After I finished testing this recipe, I made it again and again over the next three days. It was absolutely addictive. The glaze from the butter and brown sugar creates a subtle sweetness, while the craisins and ham add a beautiful contrast of tart and savory.
There are simply not enough meals in a day.
|WHAT YOU NEED||WHAT TO DO||WHY|
|Position an oven rack just below center; preheat convection ovens to 400°F (verify with an oven thermometer).||Ovens often run hot or cold, or preheat slowly.|
|2 tablespoons unsalted butter or Ghee||Evenly coat the bottom of a half sheet pan.||Ghee has a higher smoke point than butter.|
|1 (2 1/2 pound) butternut squash, cubed to 1-inch (about 1 1/2 pounds prepared)||Spread evenly in a single layer on the sheet pan.
Tip: Cut off both ends. Cut squash in half just above the bulbous end, rocking the knife to make the cut easily. Peel each piece with a potato peeler. Place cut sides down; cut each piece in half from top to bottom. Cleanly scoop out fiber, ragged flesh and seeds with a spoon. Cut flesh into 1-inch slices. Cut into 1-inch cubes, trimming away irregularities.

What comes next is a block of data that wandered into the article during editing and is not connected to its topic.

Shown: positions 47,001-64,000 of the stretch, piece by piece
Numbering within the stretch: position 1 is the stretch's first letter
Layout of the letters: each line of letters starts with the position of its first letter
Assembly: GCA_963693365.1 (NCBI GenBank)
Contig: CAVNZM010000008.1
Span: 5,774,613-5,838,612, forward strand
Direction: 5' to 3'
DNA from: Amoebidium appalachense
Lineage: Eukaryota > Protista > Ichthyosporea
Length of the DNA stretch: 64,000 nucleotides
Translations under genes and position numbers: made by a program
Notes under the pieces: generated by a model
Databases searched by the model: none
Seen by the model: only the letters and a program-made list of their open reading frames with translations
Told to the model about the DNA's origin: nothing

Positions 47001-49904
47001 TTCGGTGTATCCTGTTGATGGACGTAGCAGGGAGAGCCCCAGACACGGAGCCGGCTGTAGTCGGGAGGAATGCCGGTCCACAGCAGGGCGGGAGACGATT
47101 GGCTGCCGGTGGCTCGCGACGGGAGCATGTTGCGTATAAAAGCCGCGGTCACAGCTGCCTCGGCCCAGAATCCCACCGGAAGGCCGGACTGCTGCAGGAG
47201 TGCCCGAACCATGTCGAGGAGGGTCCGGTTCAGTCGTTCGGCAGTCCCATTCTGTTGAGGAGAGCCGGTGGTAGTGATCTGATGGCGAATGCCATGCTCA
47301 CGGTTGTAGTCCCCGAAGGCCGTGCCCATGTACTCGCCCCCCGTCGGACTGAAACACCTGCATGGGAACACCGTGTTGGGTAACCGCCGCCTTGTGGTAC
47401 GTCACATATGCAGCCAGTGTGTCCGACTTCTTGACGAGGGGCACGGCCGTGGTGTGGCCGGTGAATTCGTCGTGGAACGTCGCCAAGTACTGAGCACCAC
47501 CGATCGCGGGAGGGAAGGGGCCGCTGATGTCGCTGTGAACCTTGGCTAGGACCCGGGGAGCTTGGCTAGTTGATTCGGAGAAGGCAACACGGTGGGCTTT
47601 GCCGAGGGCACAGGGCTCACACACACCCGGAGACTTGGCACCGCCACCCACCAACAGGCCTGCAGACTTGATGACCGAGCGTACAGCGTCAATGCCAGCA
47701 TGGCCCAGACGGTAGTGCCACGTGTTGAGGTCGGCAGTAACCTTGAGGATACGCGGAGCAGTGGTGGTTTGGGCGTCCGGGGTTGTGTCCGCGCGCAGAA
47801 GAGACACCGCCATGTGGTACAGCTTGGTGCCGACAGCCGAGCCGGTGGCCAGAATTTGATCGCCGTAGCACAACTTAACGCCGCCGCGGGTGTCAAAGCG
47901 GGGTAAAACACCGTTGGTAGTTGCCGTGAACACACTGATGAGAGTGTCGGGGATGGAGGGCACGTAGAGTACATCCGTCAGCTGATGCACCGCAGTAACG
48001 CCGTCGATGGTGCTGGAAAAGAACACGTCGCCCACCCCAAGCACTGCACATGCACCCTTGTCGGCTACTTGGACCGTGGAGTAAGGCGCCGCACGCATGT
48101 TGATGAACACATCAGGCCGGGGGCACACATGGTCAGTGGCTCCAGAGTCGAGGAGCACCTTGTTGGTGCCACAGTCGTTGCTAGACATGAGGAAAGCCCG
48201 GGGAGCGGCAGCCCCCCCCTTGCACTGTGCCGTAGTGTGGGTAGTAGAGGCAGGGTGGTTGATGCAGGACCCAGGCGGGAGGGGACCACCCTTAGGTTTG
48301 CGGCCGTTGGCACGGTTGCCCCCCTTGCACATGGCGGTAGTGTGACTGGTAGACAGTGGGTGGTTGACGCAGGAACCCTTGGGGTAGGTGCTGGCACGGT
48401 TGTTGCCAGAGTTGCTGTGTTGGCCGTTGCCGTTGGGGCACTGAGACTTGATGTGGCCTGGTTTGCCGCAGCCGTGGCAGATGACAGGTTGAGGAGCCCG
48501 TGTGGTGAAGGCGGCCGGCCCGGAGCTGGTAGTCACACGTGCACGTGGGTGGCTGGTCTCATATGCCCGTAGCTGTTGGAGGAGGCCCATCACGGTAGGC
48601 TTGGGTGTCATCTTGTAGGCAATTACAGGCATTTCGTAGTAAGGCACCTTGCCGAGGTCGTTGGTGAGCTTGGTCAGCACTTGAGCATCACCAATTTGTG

|If squash is crowded, it steams versus roasting.
It is roasting that intensifies the flavor.
|6 cloves (1 1/2 ounces) garlic, quartered
1/2 cup craisins
4 ounces ham, diced
|Sprinkle garlic, craisins, and ham over squash. Keep garlic away from the pan edges to avoid burning.
Tip: After separating garlic cloves from the head; cut off root ends. Place the broad side of a chef’s knife over top; strike with your fist or palm. Release peel and discard. Quarter.
|Large pieces of garlic are less likely to burn during roasting, but are still susceptible at the edges.|
|3 tablespoons brown sugar, firmly packed
1/2 teaspoon roughly ground black pepper
1/2 teaspoon fine sea salt
1/2 teaspoon rubbed sage
|Sprinkle evenly over everything on the sheet pan. It seems like a lot of salt, but without it, the flavor is a little flat. Bake until squash is glistening and fork tender (18-20 minutes). For ovens lacking a steam release vent, briefly crack the door 2-3 times in the final half of roasting to release the steam.
Toss before serving to redistribute moisture. Serve hot.
|Brown sugar adheres to squash better than maple syrup, honey, or agave nectar… but any of them can be used as a substitute.|
Testing notes: Acorn squash has inferior color and texture, pumpkins have inferior taste and texture; sweet potatoes are not quite as sweet or nutty.